A blast of icy polar air brought dangerously low temperatures to the US Midwest on Wednesday, causing at least three more deaths while halting mail delivery and forcing residents who pride themselves on their winter hardiness to huddle indoors.
Classes were canceled for Wednesday and Thursday for students across the Midwest, including Chicago, home of the nation's third-largest school system, and police warned of the heightened risk of accidents on icy highways. Michigan said all state offices would remain closed through Thursday.
At least a dozen deaths related to extreme cold weather have been reported since Saturday in Michigan, Iowa, Indiana, Illinois, Wisconsin and Minnesota, according to officials and media reports.
Streets in Chicago were nearly empty, with few people walking outside in the painfully cold air as temperatures hovered around 18 degrees below zero Fahrenheit (minus 28 Celsius).
In Minneapolis, chilled to minus 14 F (minus 26 C), Brian Pierce ventured out to "embrace the elements" and found himself watching cars slipping on the roads.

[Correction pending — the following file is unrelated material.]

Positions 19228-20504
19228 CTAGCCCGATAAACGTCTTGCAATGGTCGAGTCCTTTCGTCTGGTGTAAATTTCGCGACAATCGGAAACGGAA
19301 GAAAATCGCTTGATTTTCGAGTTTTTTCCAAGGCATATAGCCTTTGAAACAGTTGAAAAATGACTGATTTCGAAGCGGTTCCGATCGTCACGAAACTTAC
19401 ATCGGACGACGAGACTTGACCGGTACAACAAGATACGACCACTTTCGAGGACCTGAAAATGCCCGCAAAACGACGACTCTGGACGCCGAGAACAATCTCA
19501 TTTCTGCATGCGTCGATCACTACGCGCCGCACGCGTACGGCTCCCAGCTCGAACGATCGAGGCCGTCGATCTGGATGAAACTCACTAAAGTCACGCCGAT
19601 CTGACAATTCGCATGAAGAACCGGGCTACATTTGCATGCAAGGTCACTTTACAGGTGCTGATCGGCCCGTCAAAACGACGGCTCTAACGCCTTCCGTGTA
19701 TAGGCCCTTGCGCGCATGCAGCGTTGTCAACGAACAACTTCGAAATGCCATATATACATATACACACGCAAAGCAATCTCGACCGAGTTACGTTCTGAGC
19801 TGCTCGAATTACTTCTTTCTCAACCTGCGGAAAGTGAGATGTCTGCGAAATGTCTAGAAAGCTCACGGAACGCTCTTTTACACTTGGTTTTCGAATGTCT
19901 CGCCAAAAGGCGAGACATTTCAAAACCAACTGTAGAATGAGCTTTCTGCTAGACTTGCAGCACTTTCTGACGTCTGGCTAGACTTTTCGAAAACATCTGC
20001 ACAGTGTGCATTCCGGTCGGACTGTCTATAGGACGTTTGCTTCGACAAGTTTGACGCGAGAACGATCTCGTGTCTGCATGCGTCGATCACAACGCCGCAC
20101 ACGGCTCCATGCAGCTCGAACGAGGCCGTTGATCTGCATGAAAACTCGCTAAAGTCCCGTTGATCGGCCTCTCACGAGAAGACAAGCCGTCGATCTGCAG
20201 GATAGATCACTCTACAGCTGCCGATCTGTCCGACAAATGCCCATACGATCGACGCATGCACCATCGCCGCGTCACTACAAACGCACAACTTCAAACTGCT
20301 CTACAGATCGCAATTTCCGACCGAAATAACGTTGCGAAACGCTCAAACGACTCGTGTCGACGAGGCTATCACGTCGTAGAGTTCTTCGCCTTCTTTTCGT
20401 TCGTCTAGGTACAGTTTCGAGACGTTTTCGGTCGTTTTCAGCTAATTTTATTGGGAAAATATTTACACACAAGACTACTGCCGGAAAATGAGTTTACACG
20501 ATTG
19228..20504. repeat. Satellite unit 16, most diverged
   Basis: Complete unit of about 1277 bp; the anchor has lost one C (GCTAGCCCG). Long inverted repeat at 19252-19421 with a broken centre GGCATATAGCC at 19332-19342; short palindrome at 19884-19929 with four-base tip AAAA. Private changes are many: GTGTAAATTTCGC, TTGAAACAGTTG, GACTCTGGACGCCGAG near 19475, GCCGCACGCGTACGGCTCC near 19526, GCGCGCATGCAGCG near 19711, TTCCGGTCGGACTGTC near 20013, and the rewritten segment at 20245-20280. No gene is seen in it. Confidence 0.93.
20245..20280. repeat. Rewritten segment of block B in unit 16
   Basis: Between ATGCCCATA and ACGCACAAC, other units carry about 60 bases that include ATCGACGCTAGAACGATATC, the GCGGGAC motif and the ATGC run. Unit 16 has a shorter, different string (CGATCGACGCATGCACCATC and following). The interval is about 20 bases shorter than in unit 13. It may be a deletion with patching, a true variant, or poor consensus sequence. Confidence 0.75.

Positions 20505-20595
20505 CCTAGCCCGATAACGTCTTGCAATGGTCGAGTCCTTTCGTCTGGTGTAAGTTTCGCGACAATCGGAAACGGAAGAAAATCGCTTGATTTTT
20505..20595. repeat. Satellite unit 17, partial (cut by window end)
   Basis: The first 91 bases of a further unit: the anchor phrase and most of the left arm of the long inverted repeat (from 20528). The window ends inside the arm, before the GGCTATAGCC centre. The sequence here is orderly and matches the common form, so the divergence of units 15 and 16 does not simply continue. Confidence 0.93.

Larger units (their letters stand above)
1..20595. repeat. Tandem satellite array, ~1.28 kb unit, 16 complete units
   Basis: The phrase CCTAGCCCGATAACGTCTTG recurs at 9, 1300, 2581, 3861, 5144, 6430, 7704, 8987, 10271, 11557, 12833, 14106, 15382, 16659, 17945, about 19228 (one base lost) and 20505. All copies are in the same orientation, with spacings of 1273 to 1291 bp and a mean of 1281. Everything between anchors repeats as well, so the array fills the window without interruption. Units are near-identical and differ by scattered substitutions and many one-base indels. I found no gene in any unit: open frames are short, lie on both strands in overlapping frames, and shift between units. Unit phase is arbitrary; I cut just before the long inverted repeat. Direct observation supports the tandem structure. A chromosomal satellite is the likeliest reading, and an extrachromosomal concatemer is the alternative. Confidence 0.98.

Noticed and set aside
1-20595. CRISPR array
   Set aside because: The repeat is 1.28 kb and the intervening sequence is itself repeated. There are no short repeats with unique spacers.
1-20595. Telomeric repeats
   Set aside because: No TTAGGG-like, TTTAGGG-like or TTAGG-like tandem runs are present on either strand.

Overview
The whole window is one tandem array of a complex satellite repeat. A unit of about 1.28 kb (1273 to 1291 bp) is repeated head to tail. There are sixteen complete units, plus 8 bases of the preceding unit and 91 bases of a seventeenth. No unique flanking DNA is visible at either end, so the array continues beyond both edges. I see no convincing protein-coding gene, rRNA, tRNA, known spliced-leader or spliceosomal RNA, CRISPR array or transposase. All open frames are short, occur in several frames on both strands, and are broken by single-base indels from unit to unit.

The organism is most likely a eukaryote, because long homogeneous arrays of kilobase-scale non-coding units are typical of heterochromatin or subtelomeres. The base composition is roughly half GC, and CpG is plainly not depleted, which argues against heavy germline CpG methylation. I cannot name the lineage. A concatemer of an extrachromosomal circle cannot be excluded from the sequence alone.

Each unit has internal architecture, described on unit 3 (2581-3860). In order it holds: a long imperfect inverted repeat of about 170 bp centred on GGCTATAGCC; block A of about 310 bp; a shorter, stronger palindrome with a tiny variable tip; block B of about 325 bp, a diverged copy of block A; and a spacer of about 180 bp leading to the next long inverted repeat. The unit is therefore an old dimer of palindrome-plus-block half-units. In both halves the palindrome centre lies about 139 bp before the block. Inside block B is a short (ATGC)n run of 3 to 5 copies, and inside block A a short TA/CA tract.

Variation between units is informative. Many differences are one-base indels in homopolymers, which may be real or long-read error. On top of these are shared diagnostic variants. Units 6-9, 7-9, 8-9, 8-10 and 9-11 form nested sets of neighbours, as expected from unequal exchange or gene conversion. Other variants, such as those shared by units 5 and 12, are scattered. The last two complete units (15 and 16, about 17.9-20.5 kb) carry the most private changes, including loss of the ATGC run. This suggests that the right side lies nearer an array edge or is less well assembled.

"The roads sound really weird, it seems there's a lack of grip," he said. "And my teeth hurt."
Wind-chill temperatures in parts of the Northern Plains and Great Lakes plunged as low as minus 42 F (minus 41 C) in Park Rapids, Minnesota, and to 31 degrees below zero F (minus 35 C) in Fargo, North Dakota, according to the National Weather Service (NWS). The frigid winds began to blow into the US East Coast later on Wednesday, sending temperatures plunging there.
More than a thousand flights, close to two-thirds of those scheduled, were canceled on Wednesday into or out of Chicago O'Hare and Chicago Midway international airports, according to the flight tracking site FlightAware.
The Amtrak passenger rail service canceled all trains in and out of Chicago on Wednesday.
The bitter cold was caused by a displacement of the polar vortex, a stream of air that normally spins around the stratosphere over the North Pole but whose current was disrupted and was now pushing south.
Officials opened warming centers across the Midwest, and in Chicago, police stations were open to anyone seeking refuge. Five city buses were also deployed to serve as mobile warming centers for homeless people, while city police handed out hats, jackets and blankets.